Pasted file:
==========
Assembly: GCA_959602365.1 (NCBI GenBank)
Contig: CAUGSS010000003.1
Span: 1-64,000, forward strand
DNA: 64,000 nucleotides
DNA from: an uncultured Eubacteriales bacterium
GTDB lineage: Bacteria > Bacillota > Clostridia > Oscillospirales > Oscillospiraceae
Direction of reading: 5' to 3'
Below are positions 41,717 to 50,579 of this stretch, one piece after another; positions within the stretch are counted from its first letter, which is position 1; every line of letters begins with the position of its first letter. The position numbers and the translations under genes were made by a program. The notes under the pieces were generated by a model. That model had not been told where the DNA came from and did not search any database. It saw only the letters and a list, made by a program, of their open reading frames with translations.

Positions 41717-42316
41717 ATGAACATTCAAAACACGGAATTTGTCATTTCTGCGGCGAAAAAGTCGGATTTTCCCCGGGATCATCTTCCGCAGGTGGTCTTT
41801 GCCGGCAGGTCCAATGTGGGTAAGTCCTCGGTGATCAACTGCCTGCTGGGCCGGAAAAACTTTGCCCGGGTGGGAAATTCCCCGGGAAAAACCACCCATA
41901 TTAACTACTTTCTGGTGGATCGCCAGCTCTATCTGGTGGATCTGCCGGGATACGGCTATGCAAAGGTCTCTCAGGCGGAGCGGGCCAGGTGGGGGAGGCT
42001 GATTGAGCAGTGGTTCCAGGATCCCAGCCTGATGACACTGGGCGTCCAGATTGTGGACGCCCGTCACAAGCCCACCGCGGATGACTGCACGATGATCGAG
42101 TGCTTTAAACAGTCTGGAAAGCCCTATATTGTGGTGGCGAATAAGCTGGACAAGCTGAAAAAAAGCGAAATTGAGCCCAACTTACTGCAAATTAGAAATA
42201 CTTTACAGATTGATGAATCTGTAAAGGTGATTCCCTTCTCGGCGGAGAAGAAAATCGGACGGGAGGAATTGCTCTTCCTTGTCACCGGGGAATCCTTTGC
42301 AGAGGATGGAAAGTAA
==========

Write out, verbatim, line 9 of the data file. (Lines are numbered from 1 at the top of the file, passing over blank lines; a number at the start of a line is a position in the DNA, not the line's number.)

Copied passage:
Positions 41717-42316